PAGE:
Tim Mcgraw and Faith Hill are just as natural and real sitting in their Tennessee living room as they are on stage. The only difference is those quiet moments at home are “stolen” keepsakes, considering the couple’s busy schedules, and it's much more fun for them to tease their more than two-decade romance on stage. Behind the songs filled with gazes, look-away glances, and tender touches, Tim McGraw and Faith Hill have lived out the trials and joys of a very real love and life. Both in their vigor and their flawless physiques, the life partners belie the fact that both turned 50 this year, and their three daughters, Gracie, Audrey, and Maggie have grown up.

Passing years and calendar pages have in no way put the brakes on the professional careers of this couple with musical superpowers. Whether for their upcoming Showtime special or on their latest Soul 2 Soul Tour, Tim McGraw and Faith Hill give a rapturous experience to fans as they remind each other of devotion to the many facets of life and love. They welcomed Tracy Smith of “CBS Sunday Morning” for a sit-down talk about the divine gift of music.

Love and loading the dishwasher

Tim McGraw admits that “sometimes I see 60” when the singer looks in the mirror, and no matter how timeless the passion between him and Faith Hill seems ever since he wrote his proposal on her mirror in red lipstick in 1996, tiny issues can still spark dispute.

Even the subject of the latest tiff between the couple is in contention. Tim relates that “I didn't load the dishwasher,” while Faith says, “I don’t care about that stuff.” In any case, the real issue, like with most couple’s arguments is not the kitchen appliance. “I can get him riled up,” confesses Faith, admitting, “I know how to press his buttons, and he doesn't like them to be pressed.” She giggles and says her husband prefers “dial tone.”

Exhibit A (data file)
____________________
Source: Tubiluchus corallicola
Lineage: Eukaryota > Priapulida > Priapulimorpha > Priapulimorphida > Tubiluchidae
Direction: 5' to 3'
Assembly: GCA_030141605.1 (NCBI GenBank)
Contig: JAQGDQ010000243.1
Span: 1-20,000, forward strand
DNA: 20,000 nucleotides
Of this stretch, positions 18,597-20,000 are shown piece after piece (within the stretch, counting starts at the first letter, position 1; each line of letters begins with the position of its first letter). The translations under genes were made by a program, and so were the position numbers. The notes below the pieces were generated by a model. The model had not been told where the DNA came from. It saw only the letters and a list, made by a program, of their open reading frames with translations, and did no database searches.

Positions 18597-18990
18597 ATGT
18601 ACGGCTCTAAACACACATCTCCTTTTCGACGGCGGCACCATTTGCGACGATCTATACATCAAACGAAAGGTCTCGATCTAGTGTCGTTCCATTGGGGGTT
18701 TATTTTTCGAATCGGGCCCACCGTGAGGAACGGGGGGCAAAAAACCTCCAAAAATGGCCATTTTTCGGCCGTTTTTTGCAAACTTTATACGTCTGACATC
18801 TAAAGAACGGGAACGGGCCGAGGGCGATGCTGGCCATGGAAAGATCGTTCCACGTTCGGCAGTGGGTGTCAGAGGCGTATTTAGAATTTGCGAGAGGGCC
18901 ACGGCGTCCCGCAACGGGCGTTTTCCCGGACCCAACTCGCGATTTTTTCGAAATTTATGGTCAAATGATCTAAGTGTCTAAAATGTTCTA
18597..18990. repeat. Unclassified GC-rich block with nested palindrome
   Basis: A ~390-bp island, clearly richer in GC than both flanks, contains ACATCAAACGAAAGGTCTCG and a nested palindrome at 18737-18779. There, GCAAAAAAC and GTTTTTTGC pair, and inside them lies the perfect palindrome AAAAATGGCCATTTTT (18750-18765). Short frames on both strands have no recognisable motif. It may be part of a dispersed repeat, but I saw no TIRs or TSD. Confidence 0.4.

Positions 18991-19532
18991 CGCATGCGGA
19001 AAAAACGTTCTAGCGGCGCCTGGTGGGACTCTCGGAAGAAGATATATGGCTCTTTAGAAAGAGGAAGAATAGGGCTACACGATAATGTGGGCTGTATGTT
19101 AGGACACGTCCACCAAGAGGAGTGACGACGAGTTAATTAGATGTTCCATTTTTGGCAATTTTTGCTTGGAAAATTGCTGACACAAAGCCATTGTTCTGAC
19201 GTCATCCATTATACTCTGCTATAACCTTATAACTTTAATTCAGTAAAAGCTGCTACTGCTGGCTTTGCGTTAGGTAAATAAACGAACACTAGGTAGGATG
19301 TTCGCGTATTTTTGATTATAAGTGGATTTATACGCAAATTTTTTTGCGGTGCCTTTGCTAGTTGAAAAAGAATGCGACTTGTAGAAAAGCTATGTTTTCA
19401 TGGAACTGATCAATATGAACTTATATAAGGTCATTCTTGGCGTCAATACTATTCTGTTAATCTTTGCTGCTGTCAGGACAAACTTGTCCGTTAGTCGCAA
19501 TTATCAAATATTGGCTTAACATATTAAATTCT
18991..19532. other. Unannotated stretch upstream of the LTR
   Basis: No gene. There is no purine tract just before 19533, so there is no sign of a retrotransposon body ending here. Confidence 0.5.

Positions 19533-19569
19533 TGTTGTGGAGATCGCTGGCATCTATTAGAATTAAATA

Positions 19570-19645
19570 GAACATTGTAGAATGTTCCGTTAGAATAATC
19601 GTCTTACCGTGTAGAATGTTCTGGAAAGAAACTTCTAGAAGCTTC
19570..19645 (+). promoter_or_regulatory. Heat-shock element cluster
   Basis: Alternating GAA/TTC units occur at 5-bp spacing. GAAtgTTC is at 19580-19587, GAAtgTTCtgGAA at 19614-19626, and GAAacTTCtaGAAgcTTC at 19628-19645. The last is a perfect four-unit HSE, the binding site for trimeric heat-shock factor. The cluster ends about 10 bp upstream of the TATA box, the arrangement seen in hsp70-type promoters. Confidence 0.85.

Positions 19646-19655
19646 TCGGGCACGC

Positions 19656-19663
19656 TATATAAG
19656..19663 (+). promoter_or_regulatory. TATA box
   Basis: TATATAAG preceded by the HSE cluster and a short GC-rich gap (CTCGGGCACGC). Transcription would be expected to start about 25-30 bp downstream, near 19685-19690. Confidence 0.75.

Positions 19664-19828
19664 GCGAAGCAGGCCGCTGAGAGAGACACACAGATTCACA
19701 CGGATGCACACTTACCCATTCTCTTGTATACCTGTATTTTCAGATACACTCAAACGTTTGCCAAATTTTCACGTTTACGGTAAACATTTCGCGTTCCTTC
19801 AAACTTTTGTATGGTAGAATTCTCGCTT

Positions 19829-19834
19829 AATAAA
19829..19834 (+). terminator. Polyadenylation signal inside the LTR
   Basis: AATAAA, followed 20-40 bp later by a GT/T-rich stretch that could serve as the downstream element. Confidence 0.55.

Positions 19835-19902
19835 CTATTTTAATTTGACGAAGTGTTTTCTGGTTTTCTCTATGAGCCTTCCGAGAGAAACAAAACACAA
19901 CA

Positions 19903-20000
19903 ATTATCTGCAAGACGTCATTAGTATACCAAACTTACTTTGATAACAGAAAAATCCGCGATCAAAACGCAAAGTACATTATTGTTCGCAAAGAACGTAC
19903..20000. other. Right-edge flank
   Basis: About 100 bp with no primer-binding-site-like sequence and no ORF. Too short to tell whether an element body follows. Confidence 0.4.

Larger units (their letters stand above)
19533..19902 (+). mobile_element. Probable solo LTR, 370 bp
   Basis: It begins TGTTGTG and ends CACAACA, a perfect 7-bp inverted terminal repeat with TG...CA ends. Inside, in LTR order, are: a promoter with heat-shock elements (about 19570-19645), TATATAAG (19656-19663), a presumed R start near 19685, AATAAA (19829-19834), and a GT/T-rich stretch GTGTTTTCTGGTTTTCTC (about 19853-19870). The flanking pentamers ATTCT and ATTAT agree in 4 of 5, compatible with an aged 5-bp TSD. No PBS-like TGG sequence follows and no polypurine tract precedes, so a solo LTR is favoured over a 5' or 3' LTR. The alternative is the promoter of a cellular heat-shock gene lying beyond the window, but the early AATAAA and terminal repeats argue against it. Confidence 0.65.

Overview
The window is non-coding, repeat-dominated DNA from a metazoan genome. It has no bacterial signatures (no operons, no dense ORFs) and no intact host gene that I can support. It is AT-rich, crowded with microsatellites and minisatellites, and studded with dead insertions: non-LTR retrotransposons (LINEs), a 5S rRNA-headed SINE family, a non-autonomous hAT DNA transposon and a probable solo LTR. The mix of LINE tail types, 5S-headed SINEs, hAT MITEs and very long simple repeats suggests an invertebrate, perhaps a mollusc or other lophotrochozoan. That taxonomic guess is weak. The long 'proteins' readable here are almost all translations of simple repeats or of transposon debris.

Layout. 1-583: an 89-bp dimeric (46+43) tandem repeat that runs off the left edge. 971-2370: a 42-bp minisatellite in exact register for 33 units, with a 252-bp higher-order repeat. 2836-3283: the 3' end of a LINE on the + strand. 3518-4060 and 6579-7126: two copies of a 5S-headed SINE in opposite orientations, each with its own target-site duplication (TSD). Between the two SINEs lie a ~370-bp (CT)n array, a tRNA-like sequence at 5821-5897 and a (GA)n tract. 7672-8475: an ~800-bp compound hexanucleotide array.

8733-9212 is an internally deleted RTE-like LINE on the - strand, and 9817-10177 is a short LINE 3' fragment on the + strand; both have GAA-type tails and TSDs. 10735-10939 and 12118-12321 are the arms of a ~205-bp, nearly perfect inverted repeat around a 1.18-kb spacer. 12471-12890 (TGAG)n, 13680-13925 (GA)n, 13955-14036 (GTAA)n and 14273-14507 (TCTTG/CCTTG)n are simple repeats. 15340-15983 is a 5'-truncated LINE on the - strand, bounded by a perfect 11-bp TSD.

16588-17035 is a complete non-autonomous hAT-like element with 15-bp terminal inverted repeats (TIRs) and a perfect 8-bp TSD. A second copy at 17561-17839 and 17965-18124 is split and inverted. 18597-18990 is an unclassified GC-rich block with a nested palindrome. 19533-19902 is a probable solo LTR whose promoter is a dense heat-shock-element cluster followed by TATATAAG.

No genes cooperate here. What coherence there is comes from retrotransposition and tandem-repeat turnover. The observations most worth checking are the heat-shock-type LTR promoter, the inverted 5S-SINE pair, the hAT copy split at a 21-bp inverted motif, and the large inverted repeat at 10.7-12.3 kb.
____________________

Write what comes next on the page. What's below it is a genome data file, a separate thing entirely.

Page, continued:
Home life in the McGraw-Hill homestead reflects the Mississippi and Louisiana roots of the parents, who like down-home barbecues, home cooked meals, and sitting on the porch memories like those reflected in their duet, “Meanwhile Back at Mama’s.” Life is so normal that their daughters really don't see the trappings of musical success, or even any trophies.

Mom Faith recalls one year watching the Grammys on TV with their eldest daughter, Gracie, and being asked if she ever won one of the coveted shiny statuettes. The reply came that “I've won a few, and your dad’s won a few.” The actual total is three Grammys for Tim, and five for Faith, with 37 nominations between them. That kind of blissful unawareness only exemplifies Tim’s conviction that the couple tries to keep what they do “at the door” instead of letting it engulf their lives.

Speaking powerfully

McGraw and Faith Hill swept away another very admiring audience at the 2017 CMA Awards on Wednesday (Nov. 8) with their emotional rendition of “The Rest of Our Life,” the title song from their long-awaited album of duets. Several months ago, their song “Speak to a Girl,” had the same riveting Impact at the Academy of Country Music awards.

As parents of three daughters, the powerful theme of the song instantly spoke to Tim McGraw and Faith Hill. In the current climate of near-constant revelations of sexual misconduct by many people of position and power across industries, the song’s theme could not be more timely. Faith echoes that “basic common decency, common sense, and the truth” have to find their place again in societal conduct.

In 2013, Tim McGraw felt a personal conviction to change his conduct, realizing that his daughters “were too old to see me drinking.” He exchanged the bottle for what some would call a brutal workout routine, but the trade-off has certainly yielded positive results.

Tim McGraw gave up his plans to be a lawyer from the time he picked up a guitar, playfully asserting how “girls liked it,” but for him and his lovely “Shotgun Rider” for life, the dearest gifts of life have come through music. Faith exclaims “Dad gum, baby” as Tim still tears up looking at her in reflection. No matter how hard the road, no matter the hardships and losses that have come, they face them together. “Everything good in my life has been because of music,” he reiterates, naming it as “a treasure” and “salvation.”

Neither Tim Mcgraw nor Faith Hill has to look far to count the blessing reaped from decided devotion and darn good songs.